Google Cache: An Emergency Web Backup?

You have often seen that little “cached” link that appears in every google search query result.  Have you ever thought about why it is there?  I had not used it until a new client called and said, “I’ve Lost Everything!  Help!”

I received this call from a frantic business owner who was referred to me by an existing client.  He was in the process of moving his web site from web hosting company to another.  He had a backup of his web files but he had relied on his web host for backing up his MySQL database.

So, after he had fully migrated his files over to the new web host, he closed down his account with the original.  Later that night, as he was verifying his new setup, he realized that the pages with the MySQL results were not showing up.  He quickly realized that he had not migrated the MySQL database had no backup of it.

He called the original web host, who he had moved away from because their service was abominable, and politely asked if he could have one more day of service to retrieve his MySQL data.  They told him…”sorry, but your account has already been deleted.  We may be able to retrieve the data if you sign another contract.”

He was frantic because this MySQL data contained a lot of link information that was earning him money.

I received his call after the existing client referred him to me.  “What can I do?” he asked.  “I spent at least 1 month worth of time creating the information that was in MySQL.  It would be impossible for me to recreate.  Can you help?”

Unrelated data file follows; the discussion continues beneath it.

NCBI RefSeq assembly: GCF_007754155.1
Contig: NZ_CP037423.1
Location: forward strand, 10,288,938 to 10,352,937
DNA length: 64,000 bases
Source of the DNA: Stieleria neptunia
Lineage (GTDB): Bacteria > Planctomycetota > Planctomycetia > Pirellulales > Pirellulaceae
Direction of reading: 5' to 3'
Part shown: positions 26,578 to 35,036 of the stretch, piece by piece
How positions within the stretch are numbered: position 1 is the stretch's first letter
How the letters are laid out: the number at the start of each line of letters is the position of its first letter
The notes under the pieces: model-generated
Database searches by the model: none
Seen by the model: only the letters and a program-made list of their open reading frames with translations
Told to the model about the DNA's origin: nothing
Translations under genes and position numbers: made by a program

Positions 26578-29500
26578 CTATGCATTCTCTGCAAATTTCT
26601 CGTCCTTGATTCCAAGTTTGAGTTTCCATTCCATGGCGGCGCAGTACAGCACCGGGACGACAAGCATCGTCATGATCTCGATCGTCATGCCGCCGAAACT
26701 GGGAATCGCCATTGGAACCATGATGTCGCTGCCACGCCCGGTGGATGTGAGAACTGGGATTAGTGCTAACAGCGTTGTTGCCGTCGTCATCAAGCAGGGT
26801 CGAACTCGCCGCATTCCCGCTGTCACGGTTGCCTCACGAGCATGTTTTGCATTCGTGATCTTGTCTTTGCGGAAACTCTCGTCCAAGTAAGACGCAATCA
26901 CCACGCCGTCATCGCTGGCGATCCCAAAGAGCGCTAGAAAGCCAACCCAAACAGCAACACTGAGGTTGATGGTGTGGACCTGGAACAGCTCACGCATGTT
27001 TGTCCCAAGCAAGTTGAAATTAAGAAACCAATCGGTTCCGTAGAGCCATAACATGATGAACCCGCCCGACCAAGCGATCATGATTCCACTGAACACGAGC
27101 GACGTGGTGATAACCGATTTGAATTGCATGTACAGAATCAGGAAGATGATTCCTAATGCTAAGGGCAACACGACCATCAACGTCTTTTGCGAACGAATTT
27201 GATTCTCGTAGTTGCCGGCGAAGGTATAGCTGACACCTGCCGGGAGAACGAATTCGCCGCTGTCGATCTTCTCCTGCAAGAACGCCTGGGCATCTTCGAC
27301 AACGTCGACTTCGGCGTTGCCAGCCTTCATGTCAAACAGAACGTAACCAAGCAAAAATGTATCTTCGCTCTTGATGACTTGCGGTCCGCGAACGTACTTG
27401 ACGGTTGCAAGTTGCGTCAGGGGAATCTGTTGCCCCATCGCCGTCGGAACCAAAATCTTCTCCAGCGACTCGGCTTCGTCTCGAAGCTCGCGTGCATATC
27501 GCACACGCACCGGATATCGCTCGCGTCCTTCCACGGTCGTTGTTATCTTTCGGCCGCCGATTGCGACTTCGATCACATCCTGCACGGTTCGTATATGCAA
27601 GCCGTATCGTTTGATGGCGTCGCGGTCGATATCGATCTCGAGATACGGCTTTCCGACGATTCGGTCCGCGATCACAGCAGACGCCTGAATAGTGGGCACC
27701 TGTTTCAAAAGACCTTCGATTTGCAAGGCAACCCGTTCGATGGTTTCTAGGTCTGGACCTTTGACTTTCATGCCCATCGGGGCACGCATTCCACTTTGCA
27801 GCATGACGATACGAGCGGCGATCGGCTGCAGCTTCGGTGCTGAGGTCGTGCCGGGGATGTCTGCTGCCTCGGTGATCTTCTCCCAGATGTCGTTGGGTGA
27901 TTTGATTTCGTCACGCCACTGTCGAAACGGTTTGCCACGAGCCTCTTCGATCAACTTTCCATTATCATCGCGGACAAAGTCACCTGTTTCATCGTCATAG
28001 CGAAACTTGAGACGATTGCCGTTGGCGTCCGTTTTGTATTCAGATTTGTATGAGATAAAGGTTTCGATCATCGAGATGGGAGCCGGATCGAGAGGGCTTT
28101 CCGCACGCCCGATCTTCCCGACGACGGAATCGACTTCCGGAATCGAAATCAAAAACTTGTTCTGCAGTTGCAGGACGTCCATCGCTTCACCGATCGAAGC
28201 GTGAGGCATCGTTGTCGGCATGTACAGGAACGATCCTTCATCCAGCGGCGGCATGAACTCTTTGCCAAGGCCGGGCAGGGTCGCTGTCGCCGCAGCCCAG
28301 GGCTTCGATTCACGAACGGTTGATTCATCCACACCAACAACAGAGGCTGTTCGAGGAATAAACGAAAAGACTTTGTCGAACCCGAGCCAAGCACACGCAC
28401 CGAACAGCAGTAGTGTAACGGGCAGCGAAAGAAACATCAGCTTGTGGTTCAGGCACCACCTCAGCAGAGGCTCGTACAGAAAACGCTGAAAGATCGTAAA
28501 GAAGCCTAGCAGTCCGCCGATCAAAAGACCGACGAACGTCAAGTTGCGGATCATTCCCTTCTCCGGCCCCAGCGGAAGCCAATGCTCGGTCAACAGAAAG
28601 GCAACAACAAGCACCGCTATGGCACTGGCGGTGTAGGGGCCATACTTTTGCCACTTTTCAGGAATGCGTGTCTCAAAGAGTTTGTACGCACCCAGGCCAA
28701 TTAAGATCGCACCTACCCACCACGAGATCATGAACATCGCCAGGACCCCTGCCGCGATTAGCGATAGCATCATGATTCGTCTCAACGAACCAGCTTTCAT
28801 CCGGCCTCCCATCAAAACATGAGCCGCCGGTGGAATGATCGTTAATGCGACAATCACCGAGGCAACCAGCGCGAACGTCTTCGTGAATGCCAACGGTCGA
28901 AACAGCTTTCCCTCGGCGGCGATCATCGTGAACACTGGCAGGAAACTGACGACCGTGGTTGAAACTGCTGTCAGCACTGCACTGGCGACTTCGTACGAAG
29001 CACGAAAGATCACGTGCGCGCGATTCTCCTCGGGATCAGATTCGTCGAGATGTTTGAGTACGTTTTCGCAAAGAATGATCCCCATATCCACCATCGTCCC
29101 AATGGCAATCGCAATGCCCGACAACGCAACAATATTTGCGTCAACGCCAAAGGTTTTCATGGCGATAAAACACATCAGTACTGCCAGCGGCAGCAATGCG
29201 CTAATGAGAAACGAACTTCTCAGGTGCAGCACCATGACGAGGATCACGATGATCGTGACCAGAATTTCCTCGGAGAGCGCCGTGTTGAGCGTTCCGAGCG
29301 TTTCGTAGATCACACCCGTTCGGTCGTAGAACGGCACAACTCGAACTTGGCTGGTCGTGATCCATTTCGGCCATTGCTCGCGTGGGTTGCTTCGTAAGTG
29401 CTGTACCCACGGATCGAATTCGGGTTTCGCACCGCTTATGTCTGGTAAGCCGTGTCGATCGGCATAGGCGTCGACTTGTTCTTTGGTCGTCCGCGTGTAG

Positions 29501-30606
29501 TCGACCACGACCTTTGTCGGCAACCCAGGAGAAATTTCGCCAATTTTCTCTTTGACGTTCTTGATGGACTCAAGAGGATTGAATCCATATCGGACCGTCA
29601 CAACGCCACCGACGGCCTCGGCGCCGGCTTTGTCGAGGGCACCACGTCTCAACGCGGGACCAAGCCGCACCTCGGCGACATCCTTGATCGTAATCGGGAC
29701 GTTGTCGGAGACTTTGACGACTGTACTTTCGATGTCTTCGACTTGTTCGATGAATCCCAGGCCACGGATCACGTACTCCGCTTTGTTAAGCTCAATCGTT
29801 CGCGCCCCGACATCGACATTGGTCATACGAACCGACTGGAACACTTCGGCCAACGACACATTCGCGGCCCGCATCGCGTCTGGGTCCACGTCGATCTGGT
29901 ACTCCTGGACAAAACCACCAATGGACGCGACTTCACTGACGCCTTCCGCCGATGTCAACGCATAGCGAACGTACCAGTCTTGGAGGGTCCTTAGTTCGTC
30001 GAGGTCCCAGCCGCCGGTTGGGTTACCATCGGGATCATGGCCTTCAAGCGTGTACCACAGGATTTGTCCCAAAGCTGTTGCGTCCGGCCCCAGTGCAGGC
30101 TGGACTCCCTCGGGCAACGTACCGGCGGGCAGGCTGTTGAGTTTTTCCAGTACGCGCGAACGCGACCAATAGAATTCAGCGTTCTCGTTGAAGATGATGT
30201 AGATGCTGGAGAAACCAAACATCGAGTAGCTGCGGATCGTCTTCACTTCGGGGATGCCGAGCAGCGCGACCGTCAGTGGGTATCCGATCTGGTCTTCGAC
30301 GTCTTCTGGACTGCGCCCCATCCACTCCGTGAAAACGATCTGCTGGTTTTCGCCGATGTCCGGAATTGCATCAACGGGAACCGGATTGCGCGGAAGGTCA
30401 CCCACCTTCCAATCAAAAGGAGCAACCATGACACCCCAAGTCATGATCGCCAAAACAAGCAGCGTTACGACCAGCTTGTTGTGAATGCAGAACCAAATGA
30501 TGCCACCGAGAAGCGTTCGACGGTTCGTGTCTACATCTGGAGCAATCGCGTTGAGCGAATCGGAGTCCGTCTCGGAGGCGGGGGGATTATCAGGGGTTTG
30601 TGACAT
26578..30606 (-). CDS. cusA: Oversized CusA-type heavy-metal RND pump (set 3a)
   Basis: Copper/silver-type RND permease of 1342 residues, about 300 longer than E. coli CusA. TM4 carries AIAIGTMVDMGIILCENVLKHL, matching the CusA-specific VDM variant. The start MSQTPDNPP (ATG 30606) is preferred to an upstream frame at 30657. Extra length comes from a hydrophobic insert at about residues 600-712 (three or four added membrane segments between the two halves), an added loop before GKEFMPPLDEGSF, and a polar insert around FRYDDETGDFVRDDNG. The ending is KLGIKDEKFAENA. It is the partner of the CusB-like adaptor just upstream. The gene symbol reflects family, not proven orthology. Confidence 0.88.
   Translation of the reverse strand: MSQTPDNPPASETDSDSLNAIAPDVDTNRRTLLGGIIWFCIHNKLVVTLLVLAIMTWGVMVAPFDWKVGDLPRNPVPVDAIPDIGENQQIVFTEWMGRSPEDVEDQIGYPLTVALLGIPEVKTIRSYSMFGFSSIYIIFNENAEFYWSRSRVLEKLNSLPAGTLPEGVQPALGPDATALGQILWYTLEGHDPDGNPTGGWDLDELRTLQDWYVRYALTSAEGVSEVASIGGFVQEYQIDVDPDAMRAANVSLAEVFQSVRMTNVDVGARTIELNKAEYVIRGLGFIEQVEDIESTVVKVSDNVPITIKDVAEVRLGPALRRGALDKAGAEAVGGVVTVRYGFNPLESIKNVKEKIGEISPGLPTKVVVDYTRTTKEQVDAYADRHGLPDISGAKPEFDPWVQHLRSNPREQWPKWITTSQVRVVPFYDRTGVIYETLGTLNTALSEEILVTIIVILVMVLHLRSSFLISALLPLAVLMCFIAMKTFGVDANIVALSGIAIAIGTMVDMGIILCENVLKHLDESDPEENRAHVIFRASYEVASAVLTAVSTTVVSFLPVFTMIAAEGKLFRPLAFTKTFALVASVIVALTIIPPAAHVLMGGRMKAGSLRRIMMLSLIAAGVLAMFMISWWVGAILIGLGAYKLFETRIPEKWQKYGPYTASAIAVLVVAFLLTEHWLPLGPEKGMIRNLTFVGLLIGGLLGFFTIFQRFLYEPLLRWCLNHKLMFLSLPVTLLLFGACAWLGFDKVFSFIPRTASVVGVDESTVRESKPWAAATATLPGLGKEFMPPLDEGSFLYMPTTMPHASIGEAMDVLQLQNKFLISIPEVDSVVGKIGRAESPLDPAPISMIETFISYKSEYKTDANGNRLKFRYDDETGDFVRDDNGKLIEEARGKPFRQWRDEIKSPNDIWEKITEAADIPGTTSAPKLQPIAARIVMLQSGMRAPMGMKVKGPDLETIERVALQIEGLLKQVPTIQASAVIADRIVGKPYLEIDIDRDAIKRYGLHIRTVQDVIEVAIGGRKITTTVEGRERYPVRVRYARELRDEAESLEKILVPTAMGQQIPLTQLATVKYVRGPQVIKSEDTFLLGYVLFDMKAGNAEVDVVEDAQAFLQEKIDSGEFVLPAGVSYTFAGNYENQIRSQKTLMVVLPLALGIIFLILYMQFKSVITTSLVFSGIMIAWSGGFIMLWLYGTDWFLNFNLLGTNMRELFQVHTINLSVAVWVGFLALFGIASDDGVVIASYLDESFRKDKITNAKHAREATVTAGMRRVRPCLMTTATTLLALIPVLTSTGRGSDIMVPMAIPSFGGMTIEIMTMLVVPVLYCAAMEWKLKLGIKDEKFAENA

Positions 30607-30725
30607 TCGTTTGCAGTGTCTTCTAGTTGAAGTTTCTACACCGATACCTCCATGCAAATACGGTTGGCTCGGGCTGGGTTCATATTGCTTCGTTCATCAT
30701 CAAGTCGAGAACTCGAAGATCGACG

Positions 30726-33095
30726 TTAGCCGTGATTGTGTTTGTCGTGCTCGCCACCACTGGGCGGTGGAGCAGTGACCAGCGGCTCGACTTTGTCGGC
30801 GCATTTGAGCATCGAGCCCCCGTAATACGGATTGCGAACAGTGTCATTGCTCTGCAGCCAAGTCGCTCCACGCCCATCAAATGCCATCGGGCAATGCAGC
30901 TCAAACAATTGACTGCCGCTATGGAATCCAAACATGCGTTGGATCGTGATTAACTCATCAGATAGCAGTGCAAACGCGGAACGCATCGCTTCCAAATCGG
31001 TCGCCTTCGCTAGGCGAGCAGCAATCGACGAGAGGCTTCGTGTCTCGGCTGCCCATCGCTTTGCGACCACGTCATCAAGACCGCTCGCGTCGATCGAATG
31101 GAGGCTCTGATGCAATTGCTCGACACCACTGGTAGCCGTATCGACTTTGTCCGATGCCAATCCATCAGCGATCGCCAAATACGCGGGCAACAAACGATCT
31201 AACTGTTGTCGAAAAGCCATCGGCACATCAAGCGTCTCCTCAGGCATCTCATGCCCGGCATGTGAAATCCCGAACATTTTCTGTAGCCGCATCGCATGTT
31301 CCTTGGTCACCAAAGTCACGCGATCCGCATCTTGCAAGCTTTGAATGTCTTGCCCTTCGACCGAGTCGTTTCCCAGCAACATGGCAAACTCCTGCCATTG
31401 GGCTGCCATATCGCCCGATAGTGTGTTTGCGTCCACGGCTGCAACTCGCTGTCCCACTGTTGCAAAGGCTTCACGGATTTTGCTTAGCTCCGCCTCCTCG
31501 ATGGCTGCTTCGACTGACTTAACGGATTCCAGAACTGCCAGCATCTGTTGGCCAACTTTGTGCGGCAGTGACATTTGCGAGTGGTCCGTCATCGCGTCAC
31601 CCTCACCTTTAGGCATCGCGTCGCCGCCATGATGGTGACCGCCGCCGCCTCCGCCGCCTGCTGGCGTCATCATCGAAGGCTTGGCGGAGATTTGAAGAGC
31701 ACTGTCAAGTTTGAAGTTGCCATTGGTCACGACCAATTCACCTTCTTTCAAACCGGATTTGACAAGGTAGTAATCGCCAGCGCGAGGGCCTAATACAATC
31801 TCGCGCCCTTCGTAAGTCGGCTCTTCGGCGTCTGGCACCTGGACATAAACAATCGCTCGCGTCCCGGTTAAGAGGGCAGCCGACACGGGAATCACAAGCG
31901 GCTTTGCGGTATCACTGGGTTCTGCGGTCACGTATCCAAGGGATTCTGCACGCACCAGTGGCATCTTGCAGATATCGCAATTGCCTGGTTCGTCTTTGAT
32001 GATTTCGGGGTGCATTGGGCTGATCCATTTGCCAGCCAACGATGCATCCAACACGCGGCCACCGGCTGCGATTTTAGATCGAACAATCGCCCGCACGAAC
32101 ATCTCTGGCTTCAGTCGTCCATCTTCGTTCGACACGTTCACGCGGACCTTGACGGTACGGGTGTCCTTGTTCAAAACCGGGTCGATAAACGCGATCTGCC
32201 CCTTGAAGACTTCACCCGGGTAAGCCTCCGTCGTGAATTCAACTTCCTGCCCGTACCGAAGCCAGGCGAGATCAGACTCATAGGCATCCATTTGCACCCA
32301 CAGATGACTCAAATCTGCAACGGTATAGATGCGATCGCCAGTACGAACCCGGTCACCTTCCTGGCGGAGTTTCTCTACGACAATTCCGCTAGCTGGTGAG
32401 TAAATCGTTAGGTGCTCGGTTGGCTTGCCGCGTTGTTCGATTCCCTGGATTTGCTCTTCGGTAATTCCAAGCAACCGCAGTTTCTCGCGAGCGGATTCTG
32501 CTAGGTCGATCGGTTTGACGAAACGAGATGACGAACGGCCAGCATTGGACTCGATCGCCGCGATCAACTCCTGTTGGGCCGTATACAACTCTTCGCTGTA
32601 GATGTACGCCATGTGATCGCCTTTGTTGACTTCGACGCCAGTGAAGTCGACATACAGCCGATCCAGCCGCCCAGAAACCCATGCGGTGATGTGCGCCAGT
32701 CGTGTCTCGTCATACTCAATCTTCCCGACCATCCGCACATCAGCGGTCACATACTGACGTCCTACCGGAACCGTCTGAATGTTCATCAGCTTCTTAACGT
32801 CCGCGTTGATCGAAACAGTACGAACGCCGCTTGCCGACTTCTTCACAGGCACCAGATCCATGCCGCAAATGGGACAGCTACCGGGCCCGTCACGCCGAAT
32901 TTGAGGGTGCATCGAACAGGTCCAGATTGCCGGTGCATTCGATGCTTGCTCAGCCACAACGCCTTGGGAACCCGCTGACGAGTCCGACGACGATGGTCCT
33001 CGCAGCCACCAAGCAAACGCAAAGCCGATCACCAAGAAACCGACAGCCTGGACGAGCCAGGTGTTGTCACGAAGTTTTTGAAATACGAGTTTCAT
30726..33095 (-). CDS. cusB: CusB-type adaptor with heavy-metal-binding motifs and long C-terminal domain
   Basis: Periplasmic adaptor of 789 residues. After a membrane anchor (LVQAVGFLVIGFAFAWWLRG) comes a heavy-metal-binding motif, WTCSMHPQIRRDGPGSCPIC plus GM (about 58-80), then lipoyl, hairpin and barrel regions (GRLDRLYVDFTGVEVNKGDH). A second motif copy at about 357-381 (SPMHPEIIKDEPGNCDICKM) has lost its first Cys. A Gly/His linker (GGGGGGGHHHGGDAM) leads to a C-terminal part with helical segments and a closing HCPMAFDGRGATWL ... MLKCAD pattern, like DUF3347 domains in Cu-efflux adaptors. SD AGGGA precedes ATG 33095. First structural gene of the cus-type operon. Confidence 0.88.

I did not know what to tell him at first.  How could I retrieve data that was gone?  I thought he would probably have to haggle with the former web host to get the data back.  But then it hit me.

Would it be possible to retrieve the data using Google Cache?

I told him that I had an idea and would call him right back.

Sure enough, I searched for his website and right below the main links there was the “cached” feature.

Google cache was originally designed in the event that a web page may be experiencing Internet congestion, deleted, or temporarily unavailable.

However, I realized then that Google Cache has one more very effective use:  An Emergency Backup.

I clicked the google cached version of my new clients website to see what I could retrieve.  Sure enough, all of the data was there.

I called my new client back and mentioned a few bits of the data and then said, “Would that be what you are looking for?”

“Yes, that’s it!  Holy Sh*t.  How did you do that?”

I then told him…”a little Google cache goes a long way!”

My client had to put the information back into a MySQL database but he did this in the better part of an hour.  He was ecstatic.

I obviously do not recommend using Google Cache as any form of reliant backup.  But, if you are ever in a pinch, and think that you have lost your web data, don’t forget about Google Cache…it might just save your a*s  :)

Richard CummingsGoogle Cache: An Emergency Web Backup?

Leave a Reply

Your email address will not be published. Required fields are marked *